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Silver

Silver provides the best electrical conductivity of all metals. It is an order of magnitude less expensive than gold, but it has a tendency to tarnish (oxidize) and form sulfide which might have been exacerbated by the Industrial Revolution (thanks to burning coal). It is often used in low-loss waveguide components. The silver oxide layer is typically less than a skin depth so it has little effect on electrical loss.  Wire-bonding to silver oxide with gold wire might not go over well with your quality department. Silver pastes are often used in LTCC products in place of more expensive gold conductors.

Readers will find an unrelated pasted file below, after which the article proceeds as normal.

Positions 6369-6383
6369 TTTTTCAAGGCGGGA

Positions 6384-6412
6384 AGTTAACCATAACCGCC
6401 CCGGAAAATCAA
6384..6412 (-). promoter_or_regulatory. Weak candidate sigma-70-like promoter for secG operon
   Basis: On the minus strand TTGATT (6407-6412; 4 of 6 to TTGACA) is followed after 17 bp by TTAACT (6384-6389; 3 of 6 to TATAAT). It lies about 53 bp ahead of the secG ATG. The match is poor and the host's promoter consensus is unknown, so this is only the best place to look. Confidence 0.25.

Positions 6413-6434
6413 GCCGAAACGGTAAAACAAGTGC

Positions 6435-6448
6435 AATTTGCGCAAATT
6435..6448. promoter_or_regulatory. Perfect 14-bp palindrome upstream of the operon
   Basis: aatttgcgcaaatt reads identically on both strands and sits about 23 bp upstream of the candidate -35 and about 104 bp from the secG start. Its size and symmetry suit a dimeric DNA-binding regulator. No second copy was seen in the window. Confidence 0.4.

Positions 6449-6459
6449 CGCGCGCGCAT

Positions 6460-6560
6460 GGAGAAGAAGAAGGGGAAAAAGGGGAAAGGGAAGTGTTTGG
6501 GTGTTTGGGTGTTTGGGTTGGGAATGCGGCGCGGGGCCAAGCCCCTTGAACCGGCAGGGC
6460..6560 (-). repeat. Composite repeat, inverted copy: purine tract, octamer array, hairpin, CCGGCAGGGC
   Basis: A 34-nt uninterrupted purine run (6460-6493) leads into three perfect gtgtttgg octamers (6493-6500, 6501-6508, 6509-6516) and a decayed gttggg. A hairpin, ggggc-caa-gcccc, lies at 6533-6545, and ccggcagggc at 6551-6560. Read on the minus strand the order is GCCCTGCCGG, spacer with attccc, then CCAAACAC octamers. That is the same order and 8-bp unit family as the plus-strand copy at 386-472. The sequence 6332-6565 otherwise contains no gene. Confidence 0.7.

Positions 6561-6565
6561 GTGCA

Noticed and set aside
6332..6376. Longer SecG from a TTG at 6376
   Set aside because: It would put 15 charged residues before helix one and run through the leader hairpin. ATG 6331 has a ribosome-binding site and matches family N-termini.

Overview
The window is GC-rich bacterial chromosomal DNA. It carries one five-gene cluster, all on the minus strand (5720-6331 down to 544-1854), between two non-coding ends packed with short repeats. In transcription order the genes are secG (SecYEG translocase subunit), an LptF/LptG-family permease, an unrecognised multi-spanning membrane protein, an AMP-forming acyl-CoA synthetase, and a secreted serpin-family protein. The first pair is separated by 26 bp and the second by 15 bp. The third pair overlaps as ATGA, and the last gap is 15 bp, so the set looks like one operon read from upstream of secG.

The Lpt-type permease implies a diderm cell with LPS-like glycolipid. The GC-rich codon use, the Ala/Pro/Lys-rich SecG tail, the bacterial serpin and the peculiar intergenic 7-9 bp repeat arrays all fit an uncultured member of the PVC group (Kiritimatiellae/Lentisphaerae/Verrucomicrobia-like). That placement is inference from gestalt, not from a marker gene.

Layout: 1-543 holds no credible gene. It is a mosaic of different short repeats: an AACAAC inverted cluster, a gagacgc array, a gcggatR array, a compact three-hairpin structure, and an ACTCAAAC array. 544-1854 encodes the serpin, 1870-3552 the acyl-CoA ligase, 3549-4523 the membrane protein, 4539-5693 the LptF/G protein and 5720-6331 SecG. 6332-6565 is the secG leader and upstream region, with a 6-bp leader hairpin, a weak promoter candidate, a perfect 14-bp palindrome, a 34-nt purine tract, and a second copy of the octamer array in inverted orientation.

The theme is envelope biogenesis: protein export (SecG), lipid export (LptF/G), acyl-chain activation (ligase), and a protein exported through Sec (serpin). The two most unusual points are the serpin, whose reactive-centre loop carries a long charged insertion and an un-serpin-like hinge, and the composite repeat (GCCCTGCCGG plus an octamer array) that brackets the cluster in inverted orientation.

All values except melting point are assumed to be at 25 degrees C, and may vary dramatically over temperature.

Formula or Composition: Ag
Bulk Resistivity: 1.59 μΩ-cm
Bulk Resistivity: 1.59E-8 Ω-cm
Bulk Conductivity: 6.29E7 S/m
Temperature Coefficient of Resistivity (TCR): 4100 ppm/°C
Mass Density: 10.5 gr/cc
Heat Capacity: 236.3 J/kg/°C
Thermal Conductivity (k): 417 W/m°C
Temperature Coefficient of Expansion (TCE): 18.9 ppm/°C
Melting Point, °C: 961 °C
Melting Point, °F: 1762 °F

 

 

Author : Unknown Editor

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